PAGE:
Monday, June 20, 2016

Sermon on Luke 8:26-39, for the 5th Sunday after Pentecost, "Tell how much Jesus has done for you"



Grace, mercy, and peace to you from God our Father, and from our Lord and Savior Jesus Christ, Amen. Today in our Gospel reading, we find the longest and most descriptive passage of Jesus casting out a demon. It’s a startling glimpse into the spiritual world, and the powers that afflict humans under the devil’s influence—but also an amazing proof of how powerless they are against Jesus, the Son of God.
The man who is suffering this demon affliction is the most tormented of any demon-possessed person described in the Bible. He is possessed by a multitude of demons, and he has been driven raving mad. Well known to the villagers of that region, he lives in complete isolation, away from human community, choosing instead to live among the graves of the dead. In their attempts to restrain him, they had chained him many times, but he possessed superhuman strength, and shackles could not hold him. It’s truly a despairing and frightening situation both for the man and the people who live in fear of him and are powerless to help.
            The man comes to Jesus, and the demon begins to speak through the man—calling Jesus the Son of the Most High God. The demons recognize who Jesus is, even though the people of the region do not—and the demons tremble at Jesus’ presence. They know He is the Son of God. Just having Jesus draw near to the man, causes the spiritual forces of evil to cower and beg before Jesus. The name “Legion”, that the unclean spirit gives, indicates the vast number of demons that were tormenting this poor man. A Roman legion was 4,000-6,000 soldiers. Ironic that they beg Jesus not to torment them, though they have been tormenting this poor man for a great while  They especially fear being cast down into the Abyss—or bottomless pit—another name for hell. They seem to be begging that Jesus is sending them to their fate too soon—and so plead for escape into the herd of pigs. It strikes us as unusual that Jesus granted this request, and though we are given no reason why—it certainly is the first of the confirmations that the demons had been completely driven out of the man.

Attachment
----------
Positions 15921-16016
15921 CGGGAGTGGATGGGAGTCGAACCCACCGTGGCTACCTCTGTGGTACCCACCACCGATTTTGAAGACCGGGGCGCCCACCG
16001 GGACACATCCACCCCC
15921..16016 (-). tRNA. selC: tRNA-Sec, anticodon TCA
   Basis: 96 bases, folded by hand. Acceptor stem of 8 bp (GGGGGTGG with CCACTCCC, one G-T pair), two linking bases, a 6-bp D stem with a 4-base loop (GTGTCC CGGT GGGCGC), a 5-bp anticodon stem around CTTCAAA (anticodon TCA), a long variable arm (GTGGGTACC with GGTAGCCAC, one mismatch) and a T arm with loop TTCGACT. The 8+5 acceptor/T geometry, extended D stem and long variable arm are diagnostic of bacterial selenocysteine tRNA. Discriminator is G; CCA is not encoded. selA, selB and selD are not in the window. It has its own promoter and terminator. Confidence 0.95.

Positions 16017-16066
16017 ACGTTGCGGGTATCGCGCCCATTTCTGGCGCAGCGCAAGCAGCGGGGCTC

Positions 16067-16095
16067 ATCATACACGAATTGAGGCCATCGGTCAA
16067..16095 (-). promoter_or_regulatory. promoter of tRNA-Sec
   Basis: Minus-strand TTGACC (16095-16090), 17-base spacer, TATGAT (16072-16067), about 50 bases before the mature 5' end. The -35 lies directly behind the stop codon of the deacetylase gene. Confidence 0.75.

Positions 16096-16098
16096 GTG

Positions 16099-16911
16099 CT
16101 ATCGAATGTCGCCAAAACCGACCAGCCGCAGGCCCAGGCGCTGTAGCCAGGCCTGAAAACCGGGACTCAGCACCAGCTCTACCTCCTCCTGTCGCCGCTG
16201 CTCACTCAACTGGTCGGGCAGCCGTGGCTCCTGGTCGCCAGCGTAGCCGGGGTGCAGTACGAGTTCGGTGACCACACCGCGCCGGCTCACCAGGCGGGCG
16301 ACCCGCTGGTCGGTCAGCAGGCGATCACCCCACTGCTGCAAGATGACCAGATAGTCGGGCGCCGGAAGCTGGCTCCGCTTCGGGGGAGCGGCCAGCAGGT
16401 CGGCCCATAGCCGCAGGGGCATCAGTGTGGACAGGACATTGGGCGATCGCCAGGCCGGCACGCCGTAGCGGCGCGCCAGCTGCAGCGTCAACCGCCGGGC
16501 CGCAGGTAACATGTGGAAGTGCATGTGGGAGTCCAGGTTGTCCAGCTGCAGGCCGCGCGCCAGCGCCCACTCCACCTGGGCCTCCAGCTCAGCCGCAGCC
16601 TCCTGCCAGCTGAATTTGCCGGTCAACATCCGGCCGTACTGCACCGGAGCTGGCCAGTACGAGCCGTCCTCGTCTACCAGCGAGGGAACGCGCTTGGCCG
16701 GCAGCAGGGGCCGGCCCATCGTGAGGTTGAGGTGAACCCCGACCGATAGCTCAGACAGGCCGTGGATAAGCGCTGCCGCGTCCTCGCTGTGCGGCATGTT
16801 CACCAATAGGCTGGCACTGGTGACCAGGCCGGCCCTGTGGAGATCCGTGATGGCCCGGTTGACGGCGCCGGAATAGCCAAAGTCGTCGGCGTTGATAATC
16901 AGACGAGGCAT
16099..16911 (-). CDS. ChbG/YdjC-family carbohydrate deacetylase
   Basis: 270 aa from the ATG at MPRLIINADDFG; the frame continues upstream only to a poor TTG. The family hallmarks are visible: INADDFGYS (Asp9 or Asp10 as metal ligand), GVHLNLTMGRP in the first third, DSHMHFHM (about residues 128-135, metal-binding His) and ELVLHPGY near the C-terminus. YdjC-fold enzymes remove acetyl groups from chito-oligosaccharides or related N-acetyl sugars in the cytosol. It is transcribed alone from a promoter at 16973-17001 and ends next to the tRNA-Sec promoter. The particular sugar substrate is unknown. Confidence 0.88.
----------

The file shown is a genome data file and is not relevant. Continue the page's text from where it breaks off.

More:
Many people in our modern, “scientific” world, scoff at the idea of demons, or evil spirits that have the power to indwell or control a person, influence them to evil, or keep them in spiritual darkness and bondage. And yet Jesus routinely faces people with just such afflictions, and He commands the spirits to be gone, and they are transparently healed, as everyone can see. We might think of mental illness, when we see the condition of the demon possessed man—but not everything can be reduced to that simple explanation. But if we take Jesus and the Scriptures at face value, we acknowledge that the world is more than what meets our eyes—that there is a very real spiritual world, and that there is spiritual good, and spiritual evil. Angels, the messengers of God, and guardians of His saints—and demons—the corrupt and fallen angels, who drive people to evil and despair, like the man in today’s reading.